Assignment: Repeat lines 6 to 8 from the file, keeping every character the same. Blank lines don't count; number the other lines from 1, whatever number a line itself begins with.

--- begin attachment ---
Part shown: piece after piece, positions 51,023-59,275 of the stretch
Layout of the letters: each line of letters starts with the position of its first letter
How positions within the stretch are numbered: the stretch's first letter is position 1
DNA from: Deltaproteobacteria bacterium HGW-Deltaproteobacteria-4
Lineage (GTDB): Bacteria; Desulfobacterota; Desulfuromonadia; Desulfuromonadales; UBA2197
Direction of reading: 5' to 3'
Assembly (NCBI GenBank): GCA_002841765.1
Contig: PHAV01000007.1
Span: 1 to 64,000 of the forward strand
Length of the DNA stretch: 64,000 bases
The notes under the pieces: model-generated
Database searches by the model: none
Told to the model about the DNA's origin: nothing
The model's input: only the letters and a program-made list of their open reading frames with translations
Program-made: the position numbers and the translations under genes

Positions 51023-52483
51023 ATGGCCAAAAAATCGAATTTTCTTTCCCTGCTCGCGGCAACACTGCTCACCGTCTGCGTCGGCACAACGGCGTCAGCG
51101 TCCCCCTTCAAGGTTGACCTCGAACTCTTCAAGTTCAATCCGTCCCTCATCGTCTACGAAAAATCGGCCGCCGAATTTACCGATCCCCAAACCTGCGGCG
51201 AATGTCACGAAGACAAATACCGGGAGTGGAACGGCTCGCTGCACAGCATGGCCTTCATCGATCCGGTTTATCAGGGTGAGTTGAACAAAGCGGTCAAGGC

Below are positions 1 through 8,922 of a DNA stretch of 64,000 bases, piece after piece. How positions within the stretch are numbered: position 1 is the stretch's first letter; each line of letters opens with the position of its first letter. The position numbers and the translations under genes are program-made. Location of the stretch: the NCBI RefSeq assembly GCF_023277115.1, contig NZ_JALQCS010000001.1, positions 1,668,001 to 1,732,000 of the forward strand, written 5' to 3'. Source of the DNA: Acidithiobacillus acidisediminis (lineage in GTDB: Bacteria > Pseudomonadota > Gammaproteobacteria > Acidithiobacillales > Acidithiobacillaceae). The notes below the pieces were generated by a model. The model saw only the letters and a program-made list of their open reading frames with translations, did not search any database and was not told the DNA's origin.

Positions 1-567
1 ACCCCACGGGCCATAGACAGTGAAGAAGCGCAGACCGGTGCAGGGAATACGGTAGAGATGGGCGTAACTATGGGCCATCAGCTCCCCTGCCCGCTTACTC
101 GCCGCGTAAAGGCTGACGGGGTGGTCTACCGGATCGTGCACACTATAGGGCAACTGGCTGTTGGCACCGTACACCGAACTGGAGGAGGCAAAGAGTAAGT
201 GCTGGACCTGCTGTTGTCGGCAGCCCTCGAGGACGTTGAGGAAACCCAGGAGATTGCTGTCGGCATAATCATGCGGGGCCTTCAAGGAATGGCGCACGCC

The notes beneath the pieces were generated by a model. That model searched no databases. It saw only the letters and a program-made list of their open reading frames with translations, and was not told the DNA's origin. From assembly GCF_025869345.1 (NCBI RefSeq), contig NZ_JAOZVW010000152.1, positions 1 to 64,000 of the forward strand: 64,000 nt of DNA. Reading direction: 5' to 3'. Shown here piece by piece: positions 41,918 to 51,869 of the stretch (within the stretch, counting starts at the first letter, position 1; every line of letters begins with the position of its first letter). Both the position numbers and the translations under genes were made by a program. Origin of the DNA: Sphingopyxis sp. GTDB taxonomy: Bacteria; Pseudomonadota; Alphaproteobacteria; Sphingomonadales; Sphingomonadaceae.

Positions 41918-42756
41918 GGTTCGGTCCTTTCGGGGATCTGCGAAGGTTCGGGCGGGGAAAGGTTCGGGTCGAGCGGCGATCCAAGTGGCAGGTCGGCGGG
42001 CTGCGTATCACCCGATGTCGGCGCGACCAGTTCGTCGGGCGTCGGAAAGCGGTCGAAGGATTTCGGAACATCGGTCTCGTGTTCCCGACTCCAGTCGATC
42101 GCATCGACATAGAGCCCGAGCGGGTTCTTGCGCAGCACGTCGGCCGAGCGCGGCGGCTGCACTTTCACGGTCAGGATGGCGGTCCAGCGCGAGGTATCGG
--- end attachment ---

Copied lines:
Direction of reading: 5' to 3'
Assembly (NCBI GenBank): GCA_002841765.1
Contig: PHAV01000007.1